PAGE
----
What is the Chicago Riverwalk?
Good question. This waterfront walkway was constructed in 2001 as a place for the area’s office workers to congregate and smack-talk their bosses without fear of repercussions. It soon broadened its demographic to families and young people looking for a place to relax and stroll around during the day. Over the last decade, numerous eateries, boutiques, and galleries have popped up. After all, when you walk you get hungry, right? And when you eat, you want to shop. You can do both on the Riverwalk.
A Chicago Riverwalk tour can begin at either end of its designated area, which straddles the Chicago River’s south bank and includes some parts of the north bank. There’s plenty to look at and do, so let’s get started.
Where to Eat
Riverwalk Pro Tip: Calories don’t count in Chicago. That means you can safely eat your way through The Windy City without worrying about the high fat content in that deep-dish pizza. Worrying doesn’t burn as many calories as you’d think, and besides, you’re in Chicago! Why not enjoy a meal or a snack on the riverfront?
We like the Riverwalk Café & Bar, which has a variety of food and drink to keep you occupied on your quest. Try the Turkey Pub Crawl, a roasted turkey breast sandwich with white cheddar, pub sauce, and house slaw on a baguette. It’s a proven scientific fact that white cheddar and a baguette are the key to a happy stomach*, so chow down. You might also try Italian delicacies at the Sopraffina Marketcaffe a few blocks west, or Irish pub fare at Lizzie McNeill’s on the east end of the Riverwalk.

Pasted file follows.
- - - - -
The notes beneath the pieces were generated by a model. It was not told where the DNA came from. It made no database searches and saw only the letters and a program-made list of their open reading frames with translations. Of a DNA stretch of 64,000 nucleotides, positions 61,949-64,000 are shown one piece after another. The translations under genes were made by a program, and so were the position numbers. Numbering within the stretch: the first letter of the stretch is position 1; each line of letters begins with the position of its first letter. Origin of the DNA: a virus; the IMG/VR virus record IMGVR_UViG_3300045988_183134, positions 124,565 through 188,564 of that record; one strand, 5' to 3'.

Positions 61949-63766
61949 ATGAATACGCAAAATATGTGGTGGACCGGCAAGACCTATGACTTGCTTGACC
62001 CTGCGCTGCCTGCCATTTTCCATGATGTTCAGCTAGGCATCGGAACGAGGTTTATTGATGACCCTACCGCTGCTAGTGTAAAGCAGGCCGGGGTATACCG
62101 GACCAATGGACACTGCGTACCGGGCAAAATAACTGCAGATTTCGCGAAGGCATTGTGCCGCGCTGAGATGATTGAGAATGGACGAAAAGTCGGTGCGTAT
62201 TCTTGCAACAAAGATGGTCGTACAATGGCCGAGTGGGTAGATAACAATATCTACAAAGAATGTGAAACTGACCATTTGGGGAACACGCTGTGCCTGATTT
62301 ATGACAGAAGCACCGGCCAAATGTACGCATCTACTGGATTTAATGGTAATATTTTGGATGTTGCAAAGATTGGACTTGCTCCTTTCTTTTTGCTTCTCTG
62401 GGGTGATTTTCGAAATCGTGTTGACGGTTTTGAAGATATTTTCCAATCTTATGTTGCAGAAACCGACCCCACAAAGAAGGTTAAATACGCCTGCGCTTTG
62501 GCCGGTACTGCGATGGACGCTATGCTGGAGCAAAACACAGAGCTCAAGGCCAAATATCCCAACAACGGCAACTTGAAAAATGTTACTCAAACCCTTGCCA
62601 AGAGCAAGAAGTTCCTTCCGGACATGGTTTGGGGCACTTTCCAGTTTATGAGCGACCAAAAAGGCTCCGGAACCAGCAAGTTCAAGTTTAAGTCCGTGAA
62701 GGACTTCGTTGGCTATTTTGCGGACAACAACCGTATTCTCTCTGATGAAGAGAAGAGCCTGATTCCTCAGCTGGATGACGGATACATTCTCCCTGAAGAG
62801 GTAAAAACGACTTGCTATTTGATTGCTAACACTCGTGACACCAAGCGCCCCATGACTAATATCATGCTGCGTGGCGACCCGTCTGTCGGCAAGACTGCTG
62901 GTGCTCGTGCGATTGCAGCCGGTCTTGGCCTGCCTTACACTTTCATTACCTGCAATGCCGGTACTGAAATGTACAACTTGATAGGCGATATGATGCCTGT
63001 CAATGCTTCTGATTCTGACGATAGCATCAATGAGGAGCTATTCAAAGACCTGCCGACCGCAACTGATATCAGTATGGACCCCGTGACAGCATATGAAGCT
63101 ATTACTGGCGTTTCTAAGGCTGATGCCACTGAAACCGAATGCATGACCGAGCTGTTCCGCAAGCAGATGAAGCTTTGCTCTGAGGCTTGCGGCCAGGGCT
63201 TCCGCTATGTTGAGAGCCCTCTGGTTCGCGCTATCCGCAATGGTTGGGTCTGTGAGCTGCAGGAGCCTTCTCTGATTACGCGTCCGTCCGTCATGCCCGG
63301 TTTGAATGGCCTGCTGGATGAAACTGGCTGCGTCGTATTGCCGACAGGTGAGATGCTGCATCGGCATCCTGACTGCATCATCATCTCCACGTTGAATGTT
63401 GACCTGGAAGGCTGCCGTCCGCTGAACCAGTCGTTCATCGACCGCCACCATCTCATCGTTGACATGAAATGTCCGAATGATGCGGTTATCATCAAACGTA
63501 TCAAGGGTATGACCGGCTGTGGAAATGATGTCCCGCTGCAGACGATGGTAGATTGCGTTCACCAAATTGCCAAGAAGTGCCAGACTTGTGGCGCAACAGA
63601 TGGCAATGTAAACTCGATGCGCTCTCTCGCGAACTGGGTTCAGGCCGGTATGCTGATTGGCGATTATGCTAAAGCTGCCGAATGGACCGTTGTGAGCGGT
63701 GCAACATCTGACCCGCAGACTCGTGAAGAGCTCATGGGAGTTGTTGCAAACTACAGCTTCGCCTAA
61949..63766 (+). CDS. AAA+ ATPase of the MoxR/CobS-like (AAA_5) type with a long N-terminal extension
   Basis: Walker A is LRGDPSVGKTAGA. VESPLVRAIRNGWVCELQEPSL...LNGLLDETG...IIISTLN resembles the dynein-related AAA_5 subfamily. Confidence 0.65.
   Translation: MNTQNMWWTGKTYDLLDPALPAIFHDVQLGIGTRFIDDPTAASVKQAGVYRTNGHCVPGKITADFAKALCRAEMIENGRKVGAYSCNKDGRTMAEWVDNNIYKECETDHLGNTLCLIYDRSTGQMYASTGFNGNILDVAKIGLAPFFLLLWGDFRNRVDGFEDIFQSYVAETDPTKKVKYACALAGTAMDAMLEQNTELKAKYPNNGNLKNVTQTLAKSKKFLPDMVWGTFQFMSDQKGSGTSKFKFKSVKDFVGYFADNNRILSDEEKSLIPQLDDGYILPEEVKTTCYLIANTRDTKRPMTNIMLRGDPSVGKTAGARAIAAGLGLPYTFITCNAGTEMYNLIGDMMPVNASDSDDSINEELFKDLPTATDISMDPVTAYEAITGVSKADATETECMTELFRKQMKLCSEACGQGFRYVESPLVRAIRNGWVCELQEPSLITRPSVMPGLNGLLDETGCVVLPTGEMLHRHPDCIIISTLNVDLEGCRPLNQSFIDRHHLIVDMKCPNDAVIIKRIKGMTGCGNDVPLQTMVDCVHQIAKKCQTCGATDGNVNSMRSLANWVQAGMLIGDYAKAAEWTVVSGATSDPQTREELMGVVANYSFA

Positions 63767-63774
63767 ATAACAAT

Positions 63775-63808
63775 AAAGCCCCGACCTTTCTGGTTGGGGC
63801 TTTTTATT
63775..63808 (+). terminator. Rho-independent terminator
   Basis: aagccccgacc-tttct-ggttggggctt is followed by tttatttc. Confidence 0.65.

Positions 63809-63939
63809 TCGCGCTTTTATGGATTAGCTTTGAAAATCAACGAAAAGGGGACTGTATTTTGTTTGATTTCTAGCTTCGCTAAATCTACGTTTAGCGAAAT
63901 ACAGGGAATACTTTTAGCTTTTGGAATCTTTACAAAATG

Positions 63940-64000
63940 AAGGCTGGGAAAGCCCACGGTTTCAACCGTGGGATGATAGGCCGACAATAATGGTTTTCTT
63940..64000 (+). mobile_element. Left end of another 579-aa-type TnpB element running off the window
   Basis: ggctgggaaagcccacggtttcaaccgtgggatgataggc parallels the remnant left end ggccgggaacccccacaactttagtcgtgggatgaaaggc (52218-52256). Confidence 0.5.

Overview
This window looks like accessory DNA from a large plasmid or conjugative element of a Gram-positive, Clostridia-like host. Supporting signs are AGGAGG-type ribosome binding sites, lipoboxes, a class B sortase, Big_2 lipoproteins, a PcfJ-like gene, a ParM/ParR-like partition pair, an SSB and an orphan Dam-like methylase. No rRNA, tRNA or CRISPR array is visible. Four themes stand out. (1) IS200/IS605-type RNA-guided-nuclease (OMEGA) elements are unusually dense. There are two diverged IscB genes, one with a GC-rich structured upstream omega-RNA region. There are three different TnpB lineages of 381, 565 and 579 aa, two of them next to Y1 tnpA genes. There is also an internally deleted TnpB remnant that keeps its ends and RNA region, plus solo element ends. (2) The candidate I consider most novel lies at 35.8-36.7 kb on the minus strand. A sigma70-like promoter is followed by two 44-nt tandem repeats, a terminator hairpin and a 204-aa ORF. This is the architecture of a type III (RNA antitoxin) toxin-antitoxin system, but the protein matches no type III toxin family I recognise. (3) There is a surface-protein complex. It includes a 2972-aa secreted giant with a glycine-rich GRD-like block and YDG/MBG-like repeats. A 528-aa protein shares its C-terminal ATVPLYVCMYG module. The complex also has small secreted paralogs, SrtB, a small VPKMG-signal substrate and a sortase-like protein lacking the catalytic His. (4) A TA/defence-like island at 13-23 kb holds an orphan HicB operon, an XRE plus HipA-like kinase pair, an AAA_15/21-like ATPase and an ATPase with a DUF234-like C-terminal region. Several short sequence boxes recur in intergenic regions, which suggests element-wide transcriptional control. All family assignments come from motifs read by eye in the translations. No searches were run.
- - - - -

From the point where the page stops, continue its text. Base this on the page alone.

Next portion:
What to Do
You can dedicate your Chicago Riverwalk adventure to stuffing your face relentlessly, or you can attempt to be classy and visit some of the cultural offerings along its shores. Cross the historic DuSable Bridge to the north bank of the river and you’ll find Joel Oppenheimer, Inc., an art gallery that specializes in images of the natural world. Looking for something athletic to do besides walking? Rent a kayak if you’re visiting during the warmer months and paddle along the river, out into Lake Michigan. After all, you’ve got to burn off all that tasty deep-dish pizza somehow.
Obligatory Photo Op
You can’t visit Chicago without filling up at least half a memory card worth of pictures. Get the city, the river, and Lake Michigan together for a nautical photo op that will blow away all your social media followers. Chicago’s First Lady boat tour is located on the western side of the Riverwalk, and once you’re there, you can board one of the ships for a sunset cruise your camera will never forget. Some ships have breakfast and dinner cruises, too, so you can keep up your eating streak.
As an added bonus, cross the river to River Esplanade Park. The Centennial Fountain is here—more pictures!—and during summer, a water cannon fires across the river. Seriously, folks, I can’t stress this enough: Bring your cameras. Just make sure you’ve got a waterproof case on them, or be very, very careful.
The Chicago Riverwalk is an outstanding place to spend a few hours or even an entire day. And there’s more to come: A Riverwalk extension is supposed to enlarge the current footprint by an additional six blocks. Let’s hope it has even more eateries.
*Unless you’re lactose intolerant, in which case maybe skip the cheese and just wolf down the baguette.
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